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Keeping it Shiny, or other interesting but durable finishes.

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  • Keeping it Shiny, or other interesting but durable finishes.

    Any suggestions from you smart folks about how to keep metals as shiny as the day they were first polished? Current project is making mirror finishes on brass and aluminum for some eye candy gyroscopes. It would be ideal if they could retain the shiny surface yet still be durable enough for children and adults to play with. I have considered dipping the Brass in a dilute urethane, the Stainless Steel ought to be adequate by itself, and if necessary the Aluminum can be color anodized for a colorful contrast, but would like to hear other suggestions that I may have overlooked.

    P.S. Does anyone have experience with threaded Ruby "V" Bearing assemblies?
    I hear and I forget.
    I see and I remember.
    I do and I understand.
    Confucius (孔夫子)

  • #2
    I always waxed my 'MAG" wheels on my car to keep them looking shiny. A good wax will stop the oxidation that dulls the finish. You may have to reapply 1-2 times a year, but it is easy, quick and fairly cheap.



    • #3
      I'm not one of the smart folk, but I have polished lots of materials.
      Brass/copper, lacquer is traditional, pretty easy to apply, lasts fairly well (think trumpet player in a jazz club, sweatin' and spittin') and easy to strip/replace.
      Aluminum on m/c engines gets a bit dull but if well prepped, stays shiny. Even on Triumphs.
      Stainless is immutable.
      Try some German silver. Nice to work, keeps a shine.

      Never tried wax. Urethane IME is a sob to strip.
      Mmm, in hindsight, yes I've done spit polish wax on leather. You can see your eye color in it.


      • #4
        Chris from the "Clickspring" videos on You Tube has been dipping or otherwise painting his polished brass pieces with a lacquer. Maybe check in with those videos and send him a message asking which product he's using if it's not apparent. The lacquer seems to protect the shine well without causing it to go dull.

        For steel parts on showpieces of that sort I like the idea of flame bluing for the smaller parts which he also covers along with a bluing tray for ensuring even coloring.

        For aluminium you'd need to try some various coatings. I've found that some clear coatings turn the most mirrored aluminium alloys a sort of dull grey. Something about the wrong refractive index in the clear coat not working well with the metal surface I suspect.

        For some bicycle parts I found that a good car wax or mag wheel wax worked out surprisingly well at keeping polished bicycle parts looking good. And this was even on parts used on my winter commuting bike that saw LOTS of rain and even some slushy snow on occasion. And I think I only refreshed it perhaps once a year. OK, maybe twice at most.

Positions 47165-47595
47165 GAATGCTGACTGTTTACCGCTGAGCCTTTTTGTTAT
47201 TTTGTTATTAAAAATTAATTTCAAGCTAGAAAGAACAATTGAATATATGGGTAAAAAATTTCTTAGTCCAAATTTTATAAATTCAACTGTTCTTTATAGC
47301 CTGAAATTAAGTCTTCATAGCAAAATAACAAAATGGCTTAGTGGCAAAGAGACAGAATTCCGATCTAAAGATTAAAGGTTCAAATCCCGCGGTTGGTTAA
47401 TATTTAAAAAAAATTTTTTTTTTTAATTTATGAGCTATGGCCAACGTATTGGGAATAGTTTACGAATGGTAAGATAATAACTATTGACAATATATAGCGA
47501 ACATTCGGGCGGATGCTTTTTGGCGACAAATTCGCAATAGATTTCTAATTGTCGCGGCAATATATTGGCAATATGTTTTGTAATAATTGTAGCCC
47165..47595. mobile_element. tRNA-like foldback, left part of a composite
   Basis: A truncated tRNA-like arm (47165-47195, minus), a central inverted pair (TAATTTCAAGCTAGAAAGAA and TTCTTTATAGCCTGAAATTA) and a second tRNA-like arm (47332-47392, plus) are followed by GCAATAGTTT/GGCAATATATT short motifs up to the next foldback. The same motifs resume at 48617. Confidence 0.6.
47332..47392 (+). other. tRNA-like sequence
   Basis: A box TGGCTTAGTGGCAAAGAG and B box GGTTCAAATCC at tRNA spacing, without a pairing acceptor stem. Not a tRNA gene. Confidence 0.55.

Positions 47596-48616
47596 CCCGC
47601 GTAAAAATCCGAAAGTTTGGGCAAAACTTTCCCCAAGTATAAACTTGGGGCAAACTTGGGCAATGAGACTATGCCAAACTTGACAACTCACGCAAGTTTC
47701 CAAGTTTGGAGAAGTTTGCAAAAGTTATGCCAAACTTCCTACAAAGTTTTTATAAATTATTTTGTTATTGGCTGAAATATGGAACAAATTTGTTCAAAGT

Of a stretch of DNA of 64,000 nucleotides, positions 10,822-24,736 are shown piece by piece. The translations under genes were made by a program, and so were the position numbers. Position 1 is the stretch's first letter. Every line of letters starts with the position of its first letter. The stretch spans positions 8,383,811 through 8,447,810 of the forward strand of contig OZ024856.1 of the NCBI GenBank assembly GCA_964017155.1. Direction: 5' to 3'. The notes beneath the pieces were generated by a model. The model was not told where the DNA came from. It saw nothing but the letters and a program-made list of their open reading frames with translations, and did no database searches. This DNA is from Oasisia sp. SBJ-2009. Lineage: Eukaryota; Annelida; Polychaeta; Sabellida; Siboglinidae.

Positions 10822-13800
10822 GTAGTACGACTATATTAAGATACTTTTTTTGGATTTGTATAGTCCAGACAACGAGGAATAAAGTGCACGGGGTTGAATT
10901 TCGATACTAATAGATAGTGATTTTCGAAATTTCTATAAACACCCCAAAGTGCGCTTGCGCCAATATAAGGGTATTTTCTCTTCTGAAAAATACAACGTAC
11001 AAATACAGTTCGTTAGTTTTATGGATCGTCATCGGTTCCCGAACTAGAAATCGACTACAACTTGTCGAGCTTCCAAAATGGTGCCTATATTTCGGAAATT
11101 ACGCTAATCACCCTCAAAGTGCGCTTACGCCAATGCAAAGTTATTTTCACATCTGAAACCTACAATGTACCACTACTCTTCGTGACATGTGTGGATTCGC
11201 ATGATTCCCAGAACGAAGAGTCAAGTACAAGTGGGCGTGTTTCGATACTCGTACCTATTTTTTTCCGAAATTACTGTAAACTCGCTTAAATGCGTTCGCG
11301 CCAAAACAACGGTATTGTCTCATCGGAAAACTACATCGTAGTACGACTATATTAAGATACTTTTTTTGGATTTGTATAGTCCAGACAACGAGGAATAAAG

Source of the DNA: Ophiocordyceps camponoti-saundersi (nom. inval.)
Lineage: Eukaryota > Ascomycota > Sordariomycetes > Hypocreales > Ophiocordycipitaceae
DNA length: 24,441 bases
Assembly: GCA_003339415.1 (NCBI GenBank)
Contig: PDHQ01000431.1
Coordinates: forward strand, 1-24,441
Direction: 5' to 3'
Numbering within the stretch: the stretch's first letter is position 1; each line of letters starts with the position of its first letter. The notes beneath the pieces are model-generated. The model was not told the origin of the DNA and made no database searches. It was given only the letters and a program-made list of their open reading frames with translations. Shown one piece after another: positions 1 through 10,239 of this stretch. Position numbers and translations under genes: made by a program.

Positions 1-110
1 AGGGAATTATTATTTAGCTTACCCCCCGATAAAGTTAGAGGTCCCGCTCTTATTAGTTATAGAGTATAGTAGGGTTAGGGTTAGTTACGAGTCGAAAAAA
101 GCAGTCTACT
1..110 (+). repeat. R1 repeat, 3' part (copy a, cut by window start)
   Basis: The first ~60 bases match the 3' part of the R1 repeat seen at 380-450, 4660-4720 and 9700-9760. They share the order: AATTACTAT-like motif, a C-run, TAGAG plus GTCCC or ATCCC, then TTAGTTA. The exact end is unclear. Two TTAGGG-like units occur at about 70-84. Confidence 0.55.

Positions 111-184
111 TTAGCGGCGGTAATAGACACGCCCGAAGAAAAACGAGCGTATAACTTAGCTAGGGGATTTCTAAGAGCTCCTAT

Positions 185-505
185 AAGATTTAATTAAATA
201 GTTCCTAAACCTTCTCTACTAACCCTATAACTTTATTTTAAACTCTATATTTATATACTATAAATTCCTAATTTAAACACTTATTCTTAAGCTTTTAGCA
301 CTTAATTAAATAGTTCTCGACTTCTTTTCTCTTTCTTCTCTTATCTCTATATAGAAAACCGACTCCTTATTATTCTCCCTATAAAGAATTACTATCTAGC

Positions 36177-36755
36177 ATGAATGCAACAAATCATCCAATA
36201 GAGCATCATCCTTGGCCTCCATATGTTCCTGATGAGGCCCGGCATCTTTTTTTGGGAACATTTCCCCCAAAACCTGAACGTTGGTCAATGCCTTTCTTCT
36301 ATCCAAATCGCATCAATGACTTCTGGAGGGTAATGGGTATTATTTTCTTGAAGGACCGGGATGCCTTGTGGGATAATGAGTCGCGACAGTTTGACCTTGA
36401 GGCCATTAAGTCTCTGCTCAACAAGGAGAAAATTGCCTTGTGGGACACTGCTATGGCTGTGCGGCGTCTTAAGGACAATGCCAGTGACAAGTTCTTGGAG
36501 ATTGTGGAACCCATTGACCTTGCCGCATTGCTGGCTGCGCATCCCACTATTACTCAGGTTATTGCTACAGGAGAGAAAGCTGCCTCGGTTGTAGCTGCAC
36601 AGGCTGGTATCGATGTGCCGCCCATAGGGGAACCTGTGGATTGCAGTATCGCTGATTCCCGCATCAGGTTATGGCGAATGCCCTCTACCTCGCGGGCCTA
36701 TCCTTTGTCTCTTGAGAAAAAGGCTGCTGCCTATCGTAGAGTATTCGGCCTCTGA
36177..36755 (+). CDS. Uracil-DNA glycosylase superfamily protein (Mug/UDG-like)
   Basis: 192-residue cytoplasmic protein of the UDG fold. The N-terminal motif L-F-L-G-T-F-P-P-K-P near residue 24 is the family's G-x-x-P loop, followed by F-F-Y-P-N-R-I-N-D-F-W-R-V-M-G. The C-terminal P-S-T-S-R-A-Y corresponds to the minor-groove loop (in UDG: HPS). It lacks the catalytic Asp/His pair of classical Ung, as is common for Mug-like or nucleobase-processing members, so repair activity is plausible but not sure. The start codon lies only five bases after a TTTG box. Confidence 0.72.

Chilliwack BC, Canada


        • #5
          I have found that warming my polished metals before applying any clear finish will assure that the metals are dry and that moisture is not trapped under the finish. Trapped moisture promotes oxidation. The things that I have done in this manner seem to retain the bright finish longer. The parts need to cool to nearly ambient temperature before you apply the finish.



          • #6
            For the aluminum, just clear anodize it; you don't have to add color.


            • #7
              Originally posted by Yondering View Post
              For the aluminum, just clear anodize it; you don't have to add color.
              That's a nice idea. It costs a little more but if the surface is nicely polished first the anodizing only dulls it a trifle. It actually looks DARN NICE in fact.

              I'd still want to wax it or use a dry film corrosion resistant product or light machine oil of some sort on the anodizing. But with the slight porosity of the anodized surface it would really hold those products well. Even a thin wipe and buff with a light oil would protect the surface from skin oil acids and such. The anodizing is far more resistant to being marked by skin acids or other wise corroding than natural finish but it's still going to dull and corrode without some protection.

              Another option for aluminium materials is to dip them in lye to clean and etch the surface then dip them into an alodine solution to aid in neutralizing and preping the surface for actually painting these parts. Done in a nice contrasting color to the clear metals it can really make a project jump.

              Engine enamels once baked at around 150F for a couple of hours are surprisingly durable. A buddy treated his motorcycle engine cases this way and the results have help up nicely against boot scuffs and gravel and road debris kicked up by the front tire for some years and many miles now.
              Last edited by BCRider; 07-12-2016, 07:29 PM.
              Chilliwack BC, Canada


              • #8
                I use this stuff, spray laquer:
                Weston Bye - Author, The Mechatronist column, Digital Machinist magazine
                ~Practitioner of the Electromechanical Arts~